Five years ago the “traditional” Czech political parties did not give much credit to Andrej Babiš’s “ANO 2011” project. The second wealthiest man in the country was to some extent even made fun of and his hopes for entering high politics were considered unrealistic.

No-one would have believed back then that soon he would be in charge of one of the most powerful ministries. The Ministry of Finance of the Czech Republic prepares and allocates the country’s budget, oversees membership in international organizations and well… manages the country’s wallet.

ANO does not define itself as a “traditional political party” but rather as a movement of angry people who want a real chance. Sounds familiar?

Accusations of anti-democratic and authoritative leadership within the movement hit the news headlines. Nonetheless, the election polls keep favoring ANO as the presumptuous winner of the upcoming October elections. With the campaign budget that other parties can only dream of ANO has a competitive advantage that will surely sweep a few thousand votes. Sad is the nature of the voter who is unlikely to remember four years of ANO in government.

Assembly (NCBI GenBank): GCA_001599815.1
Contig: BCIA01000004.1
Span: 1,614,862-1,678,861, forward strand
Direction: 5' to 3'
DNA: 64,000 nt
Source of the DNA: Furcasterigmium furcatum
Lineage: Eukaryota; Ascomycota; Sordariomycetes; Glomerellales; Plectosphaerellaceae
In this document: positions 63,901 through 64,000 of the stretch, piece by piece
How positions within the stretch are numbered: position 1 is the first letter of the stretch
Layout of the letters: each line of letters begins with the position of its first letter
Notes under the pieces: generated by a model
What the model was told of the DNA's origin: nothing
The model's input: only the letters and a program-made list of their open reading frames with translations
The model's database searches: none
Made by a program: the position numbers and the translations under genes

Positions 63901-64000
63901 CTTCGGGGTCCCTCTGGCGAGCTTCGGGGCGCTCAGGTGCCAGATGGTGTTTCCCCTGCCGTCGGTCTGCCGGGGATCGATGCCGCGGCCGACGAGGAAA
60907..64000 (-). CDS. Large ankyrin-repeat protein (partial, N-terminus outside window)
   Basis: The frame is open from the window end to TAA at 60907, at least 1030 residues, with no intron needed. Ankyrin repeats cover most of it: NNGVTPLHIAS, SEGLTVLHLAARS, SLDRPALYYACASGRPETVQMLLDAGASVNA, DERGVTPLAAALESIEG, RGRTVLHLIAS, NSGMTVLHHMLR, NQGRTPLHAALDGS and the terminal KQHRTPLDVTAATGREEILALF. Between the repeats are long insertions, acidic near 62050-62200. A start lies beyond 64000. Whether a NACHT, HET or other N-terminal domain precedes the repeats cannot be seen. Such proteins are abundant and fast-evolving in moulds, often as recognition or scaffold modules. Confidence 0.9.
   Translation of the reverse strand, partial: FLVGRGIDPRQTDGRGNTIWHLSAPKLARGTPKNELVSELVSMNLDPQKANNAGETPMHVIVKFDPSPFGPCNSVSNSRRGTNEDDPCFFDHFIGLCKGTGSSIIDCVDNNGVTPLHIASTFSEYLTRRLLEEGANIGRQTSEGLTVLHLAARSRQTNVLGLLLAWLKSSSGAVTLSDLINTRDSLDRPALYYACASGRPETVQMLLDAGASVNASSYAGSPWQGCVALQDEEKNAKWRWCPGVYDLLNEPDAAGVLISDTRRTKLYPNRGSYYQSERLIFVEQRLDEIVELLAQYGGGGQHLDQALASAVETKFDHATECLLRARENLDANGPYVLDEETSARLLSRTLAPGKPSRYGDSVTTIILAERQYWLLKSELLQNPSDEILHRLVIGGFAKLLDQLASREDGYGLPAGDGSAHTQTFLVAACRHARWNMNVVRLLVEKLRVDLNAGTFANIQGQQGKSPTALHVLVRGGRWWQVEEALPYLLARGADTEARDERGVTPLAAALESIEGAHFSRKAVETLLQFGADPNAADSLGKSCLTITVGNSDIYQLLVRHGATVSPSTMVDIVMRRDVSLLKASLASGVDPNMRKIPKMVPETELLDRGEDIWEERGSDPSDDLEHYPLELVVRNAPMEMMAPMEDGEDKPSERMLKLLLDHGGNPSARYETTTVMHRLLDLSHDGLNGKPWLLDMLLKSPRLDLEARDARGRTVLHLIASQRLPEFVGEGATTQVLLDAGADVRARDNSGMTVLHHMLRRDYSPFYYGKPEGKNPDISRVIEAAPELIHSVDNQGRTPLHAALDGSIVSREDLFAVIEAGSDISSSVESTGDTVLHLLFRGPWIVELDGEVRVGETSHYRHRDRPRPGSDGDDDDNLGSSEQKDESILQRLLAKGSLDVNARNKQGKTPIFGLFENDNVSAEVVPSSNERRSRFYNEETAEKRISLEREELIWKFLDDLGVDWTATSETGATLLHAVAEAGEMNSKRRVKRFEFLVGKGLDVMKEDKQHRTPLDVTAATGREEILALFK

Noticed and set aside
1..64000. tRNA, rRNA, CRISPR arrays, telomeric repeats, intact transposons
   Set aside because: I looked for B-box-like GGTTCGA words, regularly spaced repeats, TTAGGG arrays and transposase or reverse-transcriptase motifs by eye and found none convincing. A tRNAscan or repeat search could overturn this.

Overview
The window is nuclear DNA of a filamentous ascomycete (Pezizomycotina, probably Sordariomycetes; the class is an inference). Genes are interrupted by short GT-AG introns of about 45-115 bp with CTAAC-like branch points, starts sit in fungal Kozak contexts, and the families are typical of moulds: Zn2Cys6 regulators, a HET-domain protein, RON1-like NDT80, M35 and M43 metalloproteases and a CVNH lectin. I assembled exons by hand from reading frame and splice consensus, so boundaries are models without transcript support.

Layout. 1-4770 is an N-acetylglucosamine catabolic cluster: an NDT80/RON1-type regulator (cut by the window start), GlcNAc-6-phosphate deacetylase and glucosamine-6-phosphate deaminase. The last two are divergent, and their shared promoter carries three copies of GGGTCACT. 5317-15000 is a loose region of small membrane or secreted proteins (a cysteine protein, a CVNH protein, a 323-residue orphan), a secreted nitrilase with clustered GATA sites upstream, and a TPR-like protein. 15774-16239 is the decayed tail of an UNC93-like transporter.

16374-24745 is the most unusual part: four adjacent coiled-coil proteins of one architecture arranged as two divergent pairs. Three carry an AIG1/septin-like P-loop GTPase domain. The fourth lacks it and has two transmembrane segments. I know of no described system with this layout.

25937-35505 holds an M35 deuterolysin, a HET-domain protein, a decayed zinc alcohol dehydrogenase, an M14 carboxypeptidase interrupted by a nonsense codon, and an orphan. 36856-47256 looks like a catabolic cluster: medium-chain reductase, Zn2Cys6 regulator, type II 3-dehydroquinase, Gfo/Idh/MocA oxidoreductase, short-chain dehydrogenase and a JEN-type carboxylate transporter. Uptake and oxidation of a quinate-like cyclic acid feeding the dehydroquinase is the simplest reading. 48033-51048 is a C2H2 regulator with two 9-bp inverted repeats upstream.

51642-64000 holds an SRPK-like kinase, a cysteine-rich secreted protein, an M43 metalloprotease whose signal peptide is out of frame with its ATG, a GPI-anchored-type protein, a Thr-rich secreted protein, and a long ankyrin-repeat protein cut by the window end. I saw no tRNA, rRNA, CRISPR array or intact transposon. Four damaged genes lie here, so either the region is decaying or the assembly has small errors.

On Sunday, September 3rd ANO held a press conference presenting the program for the upcoming elections.

The wording of ANO’s program continues to resemble a personal blog – of no-one else than Babiš himself.

“It’s hard to believe that in October it will be fours years since ANO has surprisingly succeeded in elections. Do you remember what the abbreviations mean? I do. Action of Dissatisfied Citizens. Our movement has started as a protest against corrupted traditional political parties, which were pretending to be either on the left or right.” – ANO Election Program

In the opening speech, Babiš positions himself as the only one fighting the establishment. The one against whom all the parties are leading a massive media campaign. Last time I checked, none of the other party leaders did not own a media house with one of the most read publications in the country such as Mladá fronta DNES, Lidové noviny and Metro.

Skimming through the 42 pages long program, I wonder: why would anyone vote for that?


Martin takes care of day-to-day operations of the magazine, maintains the online magazine's version and communicates regularly with the editorial staff, contributors and university administration.